Time for another travel essay. Today’s topic: on why you should talk to strangers while traveling.
A couple of years ago (okay, more than a couple) some friends and I found ourselves in Europe in February with two weeks off from work (gotta love those French school vacations!) and no plans. So obviously, we decided to travel…
Berlin is one of my favorite cities in the world. Why haven’t I written about it until now? Mainly because I don’t have many great photos from my time there.
Berlin is not the most beautiful city in the world. However, it’s definitely in the running for the most interesting.
Reasons to go to Berlin?
1. The people are incredibly friendly. On our way into the town center from the airport, we struck up a conversation with a couple on the train. They invited us to a house party that very night. In the spirit of carpe diem, we went. I honestly believe there’s nothing like seeing a new place from the eyes of a local. And that night, we boozed it up with several.
2. It’s incredibly safe. We were warned before we left not to jaywalk in Berlin. Why? Because since there’s virtually no crime, the police have nothing better to do than ticket jaywalking tourists. Seriously. There are no homeless people (because there is an abundance of abandoned buildings for squatters) and prostitution is legal. Don’t jaywalk! You’ve been warned.
3. The beer. Self-explanatory.
4. It’s mind-blowingly fascinating. If you go, do yourself a favor and go on this tour. You know how city tours can be such overpriced tourist traps? This is the exact opposite.
It started at our hostel (which I will not recommend for a variety of reasons, although they do give you free beer upon check-in). This twenty-something British guy named Barnaby was offering eight-hour walking tours for a pittance. I’m not sure what possessed us to sign up–it was February, cold and snowing–but we did. We spent eight hours stomping around in the cold listening to this man who taught me more in one day than I learned in a year of history class. He took us to the Berliner Dom, which predates 20th century history. He spent a while educating us on the early life of Hitler. He took us to Checkpoint Charlie and explained everything about it that was fake. We saw the remains of the Berlin Wall, the Jewish Memorial, the memorial to the Nazi book burnings. We walked from East Berlin to West Berlin, and everywhere in between.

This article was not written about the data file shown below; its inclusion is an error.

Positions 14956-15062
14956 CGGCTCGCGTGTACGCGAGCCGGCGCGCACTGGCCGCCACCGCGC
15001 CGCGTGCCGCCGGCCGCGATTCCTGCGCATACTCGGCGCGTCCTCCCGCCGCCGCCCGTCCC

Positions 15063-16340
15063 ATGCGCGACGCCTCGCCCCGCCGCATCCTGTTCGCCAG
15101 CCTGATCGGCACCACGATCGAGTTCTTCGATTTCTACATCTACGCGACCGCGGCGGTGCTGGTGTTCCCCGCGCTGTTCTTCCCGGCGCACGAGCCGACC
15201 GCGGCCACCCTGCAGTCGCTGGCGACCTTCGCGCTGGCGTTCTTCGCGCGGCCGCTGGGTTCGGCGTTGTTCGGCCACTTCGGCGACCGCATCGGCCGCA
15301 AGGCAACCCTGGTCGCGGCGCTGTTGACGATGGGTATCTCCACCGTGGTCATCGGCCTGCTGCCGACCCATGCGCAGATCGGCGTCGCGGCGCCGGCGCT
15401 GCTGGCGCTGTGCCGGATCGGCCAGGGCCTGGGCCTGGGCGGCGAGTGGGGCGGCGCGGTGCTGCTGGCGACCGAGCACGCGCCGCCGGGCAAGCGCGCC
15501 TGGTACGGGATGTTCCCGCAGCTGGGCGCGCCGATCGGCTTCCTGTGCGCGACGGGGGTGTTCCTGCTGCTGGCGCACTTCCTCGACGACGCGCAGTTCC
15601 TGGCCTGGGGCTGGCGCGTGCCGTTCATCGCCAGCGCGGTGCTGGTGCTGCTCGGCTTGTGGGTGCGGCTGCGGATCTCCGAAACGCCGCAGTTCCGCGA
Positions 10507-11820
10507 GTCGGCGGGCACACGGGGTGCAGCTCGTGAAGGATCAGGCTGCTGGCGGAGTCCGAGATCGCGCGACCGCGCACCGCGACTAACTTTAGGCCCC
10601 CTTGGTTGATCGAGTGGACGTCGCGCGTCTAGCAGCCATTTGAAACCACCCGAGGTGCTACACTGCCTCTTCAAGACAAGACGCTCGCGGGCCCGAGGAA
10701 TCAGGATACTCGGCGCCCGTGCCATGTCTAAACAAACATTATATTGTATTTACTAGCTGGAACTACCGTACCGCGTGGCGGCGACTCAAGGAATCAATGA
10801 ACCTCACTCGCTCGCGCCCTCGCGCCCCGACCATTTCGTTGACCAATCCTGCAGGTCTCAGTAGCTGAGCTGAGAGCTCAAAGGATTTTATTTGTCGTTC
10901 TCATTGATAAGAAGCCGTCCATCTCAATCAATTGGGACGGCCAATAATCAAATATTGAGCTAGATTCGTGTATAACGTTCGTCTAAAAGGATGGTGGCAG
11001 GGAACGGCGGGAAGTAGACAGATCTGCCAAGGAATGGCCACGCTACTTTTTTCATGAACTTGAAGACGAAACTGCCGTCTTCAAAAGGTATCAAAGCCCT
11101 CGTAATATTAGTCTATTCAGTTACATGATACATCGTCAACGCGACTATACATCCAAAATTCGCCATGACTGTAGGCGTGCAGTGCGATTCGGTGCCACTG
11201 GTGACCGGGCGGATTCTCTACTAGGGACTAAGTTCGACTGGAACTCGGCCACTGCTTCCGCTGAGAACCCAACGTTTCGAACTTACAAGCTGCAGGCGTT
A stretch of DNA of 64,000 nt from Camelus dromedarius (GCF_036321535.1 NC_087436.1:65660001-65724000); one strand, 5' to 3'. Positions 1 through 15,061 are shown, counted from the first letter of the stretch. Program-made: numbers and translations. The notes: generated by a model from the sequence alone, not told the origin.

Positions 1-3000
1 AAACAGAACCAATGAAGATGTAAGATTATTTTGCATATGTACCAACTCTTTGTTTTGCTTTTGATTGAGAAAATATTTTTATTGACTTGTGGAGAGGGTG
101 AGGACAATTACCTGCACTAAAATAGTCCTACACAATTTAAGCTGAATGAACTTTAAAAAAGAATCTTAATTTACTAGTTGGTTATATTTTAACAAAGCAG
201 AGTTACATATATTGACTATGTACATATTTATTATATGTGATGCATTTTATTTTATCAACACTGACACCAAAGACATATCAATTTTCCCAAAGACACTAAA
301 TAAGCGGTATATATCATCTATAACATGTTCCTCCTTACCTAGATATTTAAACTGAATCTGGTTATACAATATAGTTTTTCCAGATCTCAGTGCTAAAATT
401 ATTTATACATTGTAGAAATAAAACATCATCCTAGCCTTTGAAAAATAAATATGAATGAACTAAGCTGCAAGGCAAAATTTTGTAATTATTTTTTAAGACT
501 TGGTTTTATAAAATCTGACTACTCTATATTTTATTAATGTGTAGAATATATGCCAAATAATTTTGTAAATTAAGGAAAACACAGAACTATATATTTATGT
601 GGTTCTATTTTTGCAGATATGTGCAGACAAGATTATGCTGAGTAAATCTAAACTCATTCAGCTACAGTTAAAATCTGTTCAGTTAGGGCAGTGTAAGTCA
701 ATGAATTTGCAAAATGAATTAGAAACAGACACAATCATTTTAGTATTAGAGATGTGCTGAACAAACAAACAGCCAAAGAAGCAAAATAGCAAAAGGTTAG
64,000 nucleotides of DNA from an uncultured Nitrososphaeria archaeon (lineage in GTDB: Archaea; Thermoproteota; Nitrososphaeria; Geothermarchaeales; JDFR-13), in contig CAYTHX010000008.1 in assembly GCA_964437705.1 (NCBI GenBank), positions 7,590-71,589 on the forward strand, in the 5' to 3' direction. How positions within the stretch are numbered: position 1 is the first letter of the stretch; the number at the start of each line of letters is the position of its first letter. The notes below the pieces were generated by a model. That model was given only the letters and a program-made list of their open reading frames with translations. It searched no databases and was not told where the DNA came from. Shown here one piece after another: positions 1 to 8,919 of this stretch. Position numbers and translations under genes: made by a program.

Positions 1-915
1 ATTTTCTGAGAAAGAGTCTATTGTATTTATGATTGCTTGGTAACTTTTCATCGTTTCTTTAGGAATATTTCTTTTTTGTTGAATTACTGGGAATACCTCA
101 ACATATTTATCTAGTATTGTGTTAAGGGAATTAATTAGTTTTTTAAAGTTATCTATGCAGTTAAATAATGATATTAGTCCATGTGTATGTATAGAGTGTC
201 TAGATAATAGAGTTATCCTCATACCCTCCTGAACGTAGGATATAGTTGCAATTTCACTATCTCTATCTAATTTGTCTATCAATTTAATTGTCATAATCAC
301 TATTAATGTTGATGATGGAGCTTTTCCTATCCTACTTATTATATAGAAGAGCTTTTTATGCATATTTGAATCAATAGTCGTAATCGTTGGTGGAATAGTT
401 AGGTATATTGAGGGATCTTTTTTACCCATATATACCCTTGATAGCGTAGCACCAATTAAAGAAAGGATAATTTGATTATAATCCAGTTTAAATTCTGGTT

The tour ended in a parking lot. “Why are we here?” we asked. There was no monument nearby, no memorial, no markings in any guidebooks we’d seen that would have brought us here. Nothing but an inconspicuous plaque on the edge of the lot–informing us that we were standing over Hitler’s bunker.
“You’re standing over the spot where Hitler lived with his family throughout the duration of World War II,” Barnaby said. “And over there”–he pointed–“is where they started building the Berlin Wall.”
We were standing on what is arguably the most historically important patch of land in terms of twentieth century history. And we never would have found it on our own.